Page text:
Mudd began lighting matches to find his way to the stairway. The stairway was also pitch black. So he began the long, arduous - virtually perilous - descent, lighting his precious remaining matches and trying to figure out how many stairs in each flight and which floor he was on.

Problem: Was there a 13th in this hotel or not? Some hotels don't have one. He thought. He calculated. He groped along. He was running out of matches. But by his count, he had now reached the 11th floor.

He lit a match. He saw a sign. It said, "18." This was an unforseen development. But at least he was going in the right direction.

David Hartman, who lives in Manhattan, would have been in the dark, too, except that a collegue once gave him a toy safety kit as a gag and there happened to be a flashlight in it. Reconnotering with producer Woody Fraser, it was decided that "Good Morning, America" would originate from Washington the next morning, no New York. Nobody knew how long the power would be out or how much the emergency power could be counted on. ABC was in fact importing a duplicate feed of its programming from Los Angeles just in case.

But Hartman knew there had to be a "Good Morning, America," no matter what. Hell, they'd do a doomsday edition if they had to. The networks pride themselves on their ability to keep going and making money.

So Hartman, Fraser and a few other staff members chartered a small plane and took off from tiny, teeming Teeterboro Airport in New Jersey at 1 o'clock in the morning.

In Washington, show staff members even managed to roust a couple of congressmen at 2 a.m. so they could be interviewed about the power failure for the show.

And what those poor souls, the viewers? There was no evidence of widespread panic. Not even when Baretta's voice began to slowwww dowwwnnn just before he got zapped, though stations got lots of phone calls. Certainly Washington viewers must have been initially baffled, especially if they were watching the CBS movie "Made for Each Other" on Channel 9.

At 9:35 the movie expired. A "Please Stand By" slide appeared with a taped announcer saying, "We are experiencing difficulties. Please stand by." This was repeated and repeated. Finally the station began running public announcements. Attempts by the network to return continued fitfully until about 10 p.m.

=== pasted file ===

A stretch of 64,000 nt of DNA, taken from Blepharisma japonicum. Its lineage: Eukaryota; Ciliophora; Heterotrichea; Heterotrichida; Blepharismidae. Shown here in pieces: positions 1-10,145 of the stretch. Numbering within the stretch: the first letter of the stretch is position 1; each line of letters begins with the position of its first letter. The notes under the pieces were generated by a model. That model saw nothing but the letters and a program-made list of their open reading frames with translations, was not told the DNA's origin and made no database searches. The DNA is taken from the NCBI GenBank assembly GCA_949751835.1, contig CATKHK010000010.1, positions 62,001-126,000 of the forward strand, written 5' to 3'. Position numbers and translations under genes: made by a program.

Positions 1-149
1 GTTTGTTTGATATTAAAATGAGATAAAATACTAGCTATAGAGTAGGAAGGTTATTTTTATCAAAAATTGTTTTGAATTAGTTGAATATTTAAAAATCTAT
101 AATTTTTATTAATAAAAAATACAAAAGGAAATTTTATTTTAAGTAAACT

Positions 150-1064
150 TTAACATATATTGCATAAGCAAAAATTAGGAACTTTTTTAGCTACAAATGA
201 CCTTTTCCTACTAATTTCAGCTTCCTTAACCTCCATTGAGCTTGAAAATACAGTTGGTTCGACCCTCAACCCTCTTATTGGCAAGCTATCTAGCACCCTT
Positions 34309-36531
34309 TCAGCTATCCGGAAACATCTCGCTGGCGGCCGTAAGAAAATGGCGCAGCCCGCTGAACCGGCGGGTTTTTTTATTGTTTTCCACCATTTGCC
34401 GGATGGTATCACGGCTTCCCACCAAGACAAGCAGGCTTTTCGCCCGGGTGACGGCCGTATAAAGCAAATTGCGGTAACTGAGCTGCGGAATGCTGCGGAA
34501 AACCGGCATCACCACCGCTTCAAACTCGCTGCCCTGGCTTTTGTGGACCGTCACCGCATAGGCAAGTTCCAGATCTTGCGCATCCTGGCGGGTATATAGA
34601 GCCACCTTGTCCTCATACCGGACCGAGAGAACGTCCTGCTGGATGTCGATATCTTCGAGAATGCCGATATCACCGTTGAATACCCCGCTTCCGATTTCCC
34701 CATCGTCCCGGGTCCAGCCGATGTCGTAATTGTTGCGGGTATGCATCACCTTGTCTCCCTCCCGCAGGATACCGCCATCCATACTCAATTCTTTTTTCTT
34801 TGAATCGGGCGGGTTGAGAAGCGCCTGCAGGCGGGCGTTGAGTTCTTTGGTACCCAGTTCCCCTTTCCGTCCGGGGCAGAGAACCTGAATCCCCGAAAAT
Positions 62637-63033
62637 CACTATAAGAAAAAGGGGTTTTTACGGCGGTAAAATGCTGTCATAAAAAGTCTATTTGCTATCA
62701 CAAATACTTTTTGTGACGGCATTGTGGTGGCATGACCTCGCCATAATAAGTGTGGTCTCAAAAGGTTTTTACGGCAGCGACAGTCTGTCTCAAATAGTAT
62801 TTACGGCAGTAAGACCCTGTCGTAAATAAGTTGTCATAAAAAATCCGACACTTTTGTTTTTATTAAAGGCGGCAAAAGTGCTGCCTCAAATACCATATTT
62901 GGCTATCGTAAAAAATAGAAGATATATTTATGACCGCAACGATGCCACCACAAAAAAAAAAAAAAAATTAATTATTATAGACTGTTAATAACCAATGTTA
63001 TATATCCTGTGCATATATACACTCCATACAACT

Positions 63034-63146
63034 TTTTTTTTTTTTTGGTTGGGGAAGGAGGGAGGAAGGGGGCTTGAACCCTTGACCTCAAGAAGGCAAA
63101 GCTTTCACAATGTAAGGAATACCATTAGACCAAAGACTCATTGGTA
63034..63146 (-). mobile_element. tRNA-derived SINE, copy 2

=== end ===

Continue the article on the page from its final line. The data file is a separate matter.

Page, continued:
Then Channel 9 tried to present a special report on the blackout.This began on the wrong foot with a taped announcer saying, "This has been a special report from Television 9."

Then there was Gordon Peterson saying, "Hello, I'm Gordon Peterson." Max Robinson chimed in later. "If this were New York, there would be no 'Eye Witness News.'"

During one of the network voids, Channel 9 viewers were treated briefly to a pas de deux from Tchaikovsky's "The Nutcracker," a standby record for use during audio and vidoe failure, the station threw on a standby featurette, "The Old Ball Game." Viewers who'd been watching the Italian-Jewish shouting match in "Made for Each Other" were suddenly confronted with the sight of Babe Ruth talking with youngsters in a children's hospital.

CBS affiliate WMAR-TV in Baltimore got so tired of the movie cutting in and out that a 10:35 they just put on an old rerun of "My Three Sons." More than an hour later, after that station's local newscast, they dizzily brought back the last few reels of "Made for Each Other."

Brokaw said later that he got the attention of a man on the street and expected New York's famous espirit-under-fire to rescue him; but when he asked the man to get the building superintendent, the man just stared at him, then got in his car and drove away.